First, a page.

He sets out on the trail of Donald Zinn, an American businessman who was found murdered on a beach – and very quickly cremated. The company paid out his wife’s insurance claim, but they’re suspicious. The hunt leads to that wife, a young and beautiful woman who fascinates Marlowe. He soon becomes certain that the man she’s traveling with is in fact Zinn, who faked his death. But Marlowe’s actions after finding them are… ambivalent.

I wasn’t greatly impressed by Only to Die. There’s some good writing here, but the story – like its hero – has weak legs. Raymond Chandler’s famous advice on plotting was, “When in doubt, have two guys come through the door with guns.” That policy doesn’t work very well when your hero is in his seventies, though. If tough guys with guns show up too often, the show will pretty much be over. So other ways have to be found to pass the time. And although Marlowe’s meditations on life are one of the pleasures of a Chandler novel, they can’t carry a whole book – especially in the hard-boiled genre.

On top of that, a major plot point involves Marlowe doing something that strongly violates his private eye code (as I understand it). He mitigates that choice through later actions, but the whole business diminished him for me.

So I don’t highly recommend Only to Sleep. I finished it, so it didn’t insult my intelligence, but it wasn’t what I hoped for. Cautions for language and adult themes.

‘Neon Prey, by John Sandford

Another year, another John Sandford Prey novel (this one’s number 29). In Neon Prey, hero Lucas Davenport, still living in St. Paul and now operating as a US Marshal, gets called to a bizarre crime scene in Louisiana. Cops raided a hit man’s house, and discovered a number of bodies buried in the adjacent swamp – and those bodies show signs of being butchered. This killer is a cannibal. Lucas and his two regular partners, marshals Bob Matees and Rae Givens (double gags there – “Bob and Rae” for old radio fans, plus a hat tip to Elmore Leonard) join the hunt for this guy. They trace him as he hooks up with his brother, a home invasion expert, and members of his gang in Las Vegas. The clues are few and far between, but the cannibal proves no asset to his brothers’ gang, and in the end it will be every person for themselves.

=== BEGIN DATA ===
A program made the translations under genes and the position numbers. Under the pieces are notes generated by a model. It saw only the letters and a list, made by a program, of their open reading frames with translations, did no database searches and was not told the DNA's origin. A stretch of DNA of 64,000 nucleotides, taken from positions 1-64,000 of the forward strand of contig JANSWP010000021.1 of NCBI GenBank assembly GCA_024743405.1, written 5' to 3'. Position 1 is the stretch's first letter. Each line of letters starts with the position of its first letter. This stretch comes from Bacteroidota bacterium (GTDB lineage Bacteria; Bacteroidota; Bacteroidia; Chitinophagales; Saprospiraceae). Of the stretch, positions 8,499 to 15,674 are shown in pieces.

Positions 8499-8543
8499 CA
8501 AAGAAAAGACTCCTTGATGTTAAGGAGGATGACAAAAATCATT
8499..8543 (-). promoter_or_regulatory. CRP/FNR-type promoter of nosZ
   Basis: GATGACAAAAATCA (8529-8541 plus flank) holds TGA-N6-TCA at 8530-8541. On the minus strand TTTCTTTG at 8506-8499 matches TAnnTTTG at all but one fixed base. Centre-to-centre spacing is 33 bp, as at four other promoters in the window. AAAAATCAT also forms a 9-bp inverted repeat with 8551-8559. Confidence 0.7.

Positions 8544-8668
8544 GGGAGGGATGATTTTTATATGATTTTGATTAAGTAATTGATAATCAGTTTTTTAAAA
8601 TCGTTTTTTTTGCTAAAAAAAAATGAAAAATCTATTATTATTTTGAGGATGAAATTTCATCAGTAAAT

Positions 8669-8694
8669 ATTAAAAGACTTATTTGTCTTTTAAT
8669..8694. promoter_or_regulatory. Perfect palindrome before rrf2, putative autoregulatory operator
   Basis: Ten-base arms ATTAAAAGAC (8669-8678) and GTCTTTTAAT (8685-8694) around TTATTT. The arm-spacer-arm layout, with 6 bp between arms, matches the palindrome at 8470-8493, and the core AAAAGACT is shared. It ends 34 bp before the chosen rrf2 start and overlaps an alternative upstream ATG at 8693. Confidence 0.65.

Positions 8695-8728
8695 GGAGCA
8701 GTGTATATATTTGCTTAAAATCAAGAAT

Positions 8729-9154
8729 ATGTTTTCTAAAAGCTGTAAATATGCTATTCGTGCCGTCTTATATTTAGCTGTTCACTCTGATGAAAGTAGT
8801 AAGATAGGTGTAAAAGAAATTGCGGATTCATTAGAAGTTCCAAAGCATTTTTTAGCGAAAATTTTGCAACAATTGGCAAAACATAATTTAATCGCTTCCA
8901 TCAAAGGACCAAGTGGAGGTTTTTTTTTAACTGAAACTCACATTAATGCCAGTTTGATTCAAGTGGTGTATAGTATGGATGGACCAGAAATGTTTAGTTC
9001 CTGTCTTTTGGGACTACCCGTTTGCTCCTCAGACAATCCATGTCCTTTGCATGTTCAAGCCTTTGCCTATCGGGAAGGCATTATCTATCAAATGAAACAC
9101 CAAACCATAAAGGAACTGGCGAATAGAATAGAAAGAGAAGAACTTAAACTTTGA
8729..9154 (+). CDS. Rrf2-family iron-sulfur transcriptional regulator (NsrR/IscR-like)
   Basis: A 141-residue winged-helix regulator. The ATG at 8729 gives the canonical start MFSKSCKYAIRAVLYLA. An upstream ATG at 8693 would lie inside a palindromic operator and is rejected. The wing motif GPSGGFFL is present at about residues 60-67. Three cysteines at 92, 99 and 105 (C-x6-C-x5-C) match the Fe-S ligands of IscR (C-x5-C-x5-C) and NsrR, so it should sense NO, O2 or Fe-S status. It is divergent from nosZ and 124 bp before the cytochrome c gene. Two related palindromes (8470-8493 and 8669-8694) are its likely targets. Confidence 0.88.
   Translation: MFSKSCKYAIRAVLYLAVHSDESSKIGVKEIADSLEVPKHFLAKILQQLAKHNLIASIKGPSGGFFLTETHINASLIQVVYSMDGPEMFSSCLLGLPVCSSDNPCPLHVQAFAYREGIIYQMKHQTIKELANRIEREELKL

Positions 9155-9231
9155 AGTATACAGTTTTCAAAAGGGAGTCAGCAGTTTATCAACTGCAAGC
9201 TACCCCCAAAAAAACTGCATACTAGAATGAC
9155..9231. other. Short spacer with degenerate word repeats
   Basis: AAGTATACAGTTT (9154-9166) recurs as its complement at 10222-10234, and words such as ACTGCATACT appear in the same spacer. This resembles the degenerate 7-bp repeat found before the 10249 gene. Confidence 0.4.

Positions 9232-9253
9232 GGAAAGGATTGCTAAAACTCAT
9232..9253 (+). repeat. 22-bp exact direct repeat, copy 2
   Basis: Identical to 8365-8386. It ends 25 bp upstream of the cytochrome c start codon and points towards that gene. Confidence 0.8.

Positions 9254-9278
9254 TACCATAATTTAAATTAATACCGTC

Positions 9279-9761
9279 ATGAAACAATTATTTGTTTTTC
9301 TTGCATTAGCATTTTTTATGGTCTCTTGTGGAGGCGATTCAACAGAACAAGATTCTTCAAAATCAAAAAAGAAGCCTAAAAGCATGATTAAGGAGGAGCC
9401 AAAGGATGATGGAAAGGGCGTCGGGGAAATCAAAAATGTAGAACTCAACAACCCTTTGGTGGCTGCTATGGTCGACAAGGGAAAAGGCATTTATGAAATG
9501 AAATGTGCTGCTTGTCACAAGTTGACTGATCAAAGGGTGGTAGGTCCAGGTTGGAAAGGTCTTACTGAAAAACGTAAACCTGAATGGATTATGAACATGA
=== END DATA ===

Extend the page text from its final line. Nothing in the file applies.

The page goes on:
Author Sandford offers the usual pleasures of a Prey book here – the familiar, interesting hero, plus a lot of politically incorrect cop humor. But I have to say that if this had been the first book in the series I’d read, I probably wouldn’t read another. I found the ending highly unsatisfactory.

So, my verdict is this: If you’re a fan of the series, you’ll probably enjoy Neon Prey, at least up to a point. If you’re not, I really don’t recommend it.

Cautions for language, violence, and very disturbing scenes.

Unsolicited endorsement

Pat Patterson dropped a rather nice review of The Elder King over at Goodreads:

Take Major Mythic Story; kick it HARD in the nose; and then…DANCE! (while you can)

On the off-chance that you HAVEN’T read Lars Walker until now, you are in for a treat. When “The Elder King” became available on March 14, I murmured “HOORAY!”The only reason I was that restrained is because of the overwhelming backlog of reviews I owe, of excellent books written by excellent writers. I really did NOT want to disrupt my queue! However, I downloaded the book, and then let my affection and Need to Read take over.

Thanks, Pat. Read it all here.

‘The Body on the Shore,’ by Nick Louth

In a quiet English town, a young architect is shot to death in his office. Shortly after that, far away on the Lincolnshire coast, a man is found murdered on the beach. The police don’t know it yet, but the two crimes are linked. Meanwhile, a wealthy mother is concerned about possible threats to the lives of her adopted children – but the police don’t take her seriously. When the two children are kidnapped from their school, though, Detective Chief Inspector Craig Gillard is forced to investigate – having no idea that the kidnapping is tied to the murders. He will discover the common thread before long – Albanian origins. And he will see things that shock him to his core when he follows the trail to the wilds of Albania itself.

I discovered when I bought The Body On the Shore, second in a series, that I had bought the first book already. I must have set it aside for some reason. I persisted with this one, and was rewarded with a pretty good read. Though not a world-beater, in my view.